Conclusion

Digital side effect questionnaires can appropriately determine the need for face-to-face review in ‘on treatment’ clinics. Their use with specific treatment types could safely reduce the requirement for face-to-face review and we are now conducting an innovative remote pilot to investigate this further.

 

Dietary changes and nutritional support after a pelvic cancer diagnosis: a cross-sectional study.
Speaker: Georgios Saltaouras
Affiliation: Oxford Institute of Nursing, Midwifery and Allied Health Research, Oxford Brookes University

Abstract:

Diet and nutrition is an important aspect of survivorship care that is not routinely addressed. Patients diagnosed with a cancer in the pelvis (anal, bladder, rectal and cancers of the reproductive organs) may benefit from dietary modifications that could improve treatment outcomes and quality of life, and may influence survival. This study aims to explore pelvic cancer survivors’ dietary habits and experiences of nutritional support after diagnosis.

Method

People diagnosed with a pelvic cancer, either undergoing (n=266) or having completed radiotherapy treatment 6-24 months previously (n=405), were invited to participate in a cross-sectional survey. Descriptive and multivariable logistic regression analyses were undertaken. Results are presented for the whole sample, as there were no significant differences between the two groups.

Results

254 (38%) survivors responded; median age 70 years. High overweight and obesity rates (39% and 24%, respectively) and presence of treatment side effects (e.g. bowel changes, appetite issues, fatigue) (82%) were observed. Two thirds of respondents (n=170) reported at least one dietary change since diagnosis. Most notable changes included increased intake of vegetables (33%) and fruit (33%) and reduction of sugary foods (48%) and alcohol (41%). Forty-three percent (n=108) received dietary support from the healthcare team, of which 67% (n=72) felt their needs to be well met. Receipt of support from the healthcare team was the only significant predictor of dietary change (OR 3.63, 95% CI: 1.82-7.23). Dietary support was mainly in the form of leaflets from specialist nurses. Sixty-eight percent (n=171) of respondents would like to receive additional dietary support in relation to cancer.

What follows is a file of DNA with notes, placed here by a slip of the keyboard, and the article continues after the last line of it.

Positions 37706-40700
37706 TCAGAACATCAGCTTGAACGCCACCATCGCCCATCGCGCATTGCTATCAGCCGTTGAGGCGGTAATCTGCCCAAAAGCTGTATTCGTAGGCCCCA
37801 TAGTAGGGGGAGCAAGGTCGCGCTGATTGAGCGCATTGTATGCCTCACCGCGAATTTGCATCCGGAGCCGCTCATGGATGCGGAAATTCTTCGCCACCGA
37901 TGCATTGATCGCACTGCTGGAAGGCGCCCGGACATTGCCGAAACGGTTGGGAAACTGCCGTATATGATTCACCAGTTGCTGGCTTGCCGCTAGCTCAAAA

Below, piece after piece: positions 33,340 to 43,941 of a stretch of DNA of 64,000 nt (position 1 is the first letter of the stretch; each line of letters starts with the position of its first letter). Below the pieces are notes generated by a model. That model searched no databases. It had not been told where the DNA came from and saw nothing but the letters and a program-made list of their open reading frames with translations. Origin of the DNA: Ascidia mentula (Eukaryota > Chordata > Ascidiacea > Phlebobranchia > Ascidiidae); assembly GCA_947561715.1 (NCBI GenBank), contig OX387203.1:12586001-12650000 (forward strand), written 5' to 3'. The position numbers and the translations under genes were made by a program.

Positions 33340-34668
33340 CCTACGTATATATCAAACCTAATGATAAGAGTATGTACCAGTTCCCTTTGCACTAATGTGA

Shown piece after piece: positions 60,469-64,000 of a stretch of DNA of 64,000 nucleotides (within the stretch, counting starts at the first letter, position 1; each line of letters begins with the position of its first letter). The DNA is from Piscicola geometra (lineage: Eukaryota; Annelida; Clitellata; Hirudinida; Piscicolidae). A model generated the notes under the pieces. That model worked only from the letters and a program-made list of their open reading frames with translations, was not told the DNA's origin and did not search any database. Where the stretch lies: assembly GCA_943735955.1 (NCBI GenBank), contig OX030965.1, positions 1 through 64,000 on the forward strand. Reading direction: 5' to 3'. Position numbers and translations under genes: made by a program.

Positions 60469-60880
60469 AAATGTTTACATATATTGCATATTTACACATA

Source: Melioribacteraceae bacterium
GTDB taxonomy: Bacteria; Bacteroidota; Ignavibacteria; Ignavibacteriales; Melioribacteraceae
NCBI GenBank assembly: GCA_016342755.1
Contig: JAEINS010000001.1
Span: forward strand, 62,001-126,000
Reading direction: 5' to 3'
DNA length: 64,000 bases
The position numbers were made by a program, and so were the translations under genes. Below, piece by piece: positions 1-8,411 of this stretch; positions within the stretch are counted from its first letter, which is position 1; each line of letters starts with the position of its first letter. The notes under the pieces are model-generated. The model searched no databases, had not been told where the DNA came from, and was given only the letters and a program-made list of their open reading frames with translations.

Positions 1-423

Conclusion

This study shows that survivors make dietary changes following a diagnosis of pelvic cancer and highlights an increased need and interest for nutrition information and support. Further development of support services in the area of nutrition is warranted.

Statin use and risk of liver cancer: evidence from two population-based studies.
Speaker: Kim Tu Tran
Affiliation: Queen’s University Belfast

Abstract:

Epidemiological studies of statin use and liver cancer risk have produced conflicting results.  We examined the association between statin use and risk of primary liver cancer in two large independent study populations taking account of important covariates and main indications of statins such as high cholesterol and chronic liver disease.

Method

We performed a nested case-control study within the Scottish Primary Care Clinical Informatics Unit (PCCIU) database.  Five controls were matched to cases with primary liver cancer and we used conditional logistic regression to calculate odds ratios (ORs) and 95% confidence intervals (CIs) for associations with statin use. We also conducted a prospective cohort study within the UK Biobank using self-reported statin use and cancer-registry recorded primary liver cancer outcomes. Cox regression was used to calculate hazard ratios (HRs) and 95% CIs.

Results

In the PCCIU case-control analysis, 434 liver cancer cases were matched to 2,103 controls. In the UK Biobank cohort, 182 out of 475,768 participants developed incident liver cancer. Statin use was associated with 39% lower risk of liver cancer in the PCCIU (adjusted OR 0.61, 95% CI 0.43-0.87). When we examined specific subtypes of liver cancer in the UK Biobank, statin use was associated with lower risk of hepatocellular carcinoma (adjusted HR, 0.48; 95% CI, 0.24-0.94) but not intrahepatic bile duct carcinoma (adjusted HR, 1.09; 95% CI, 0.45-2.64).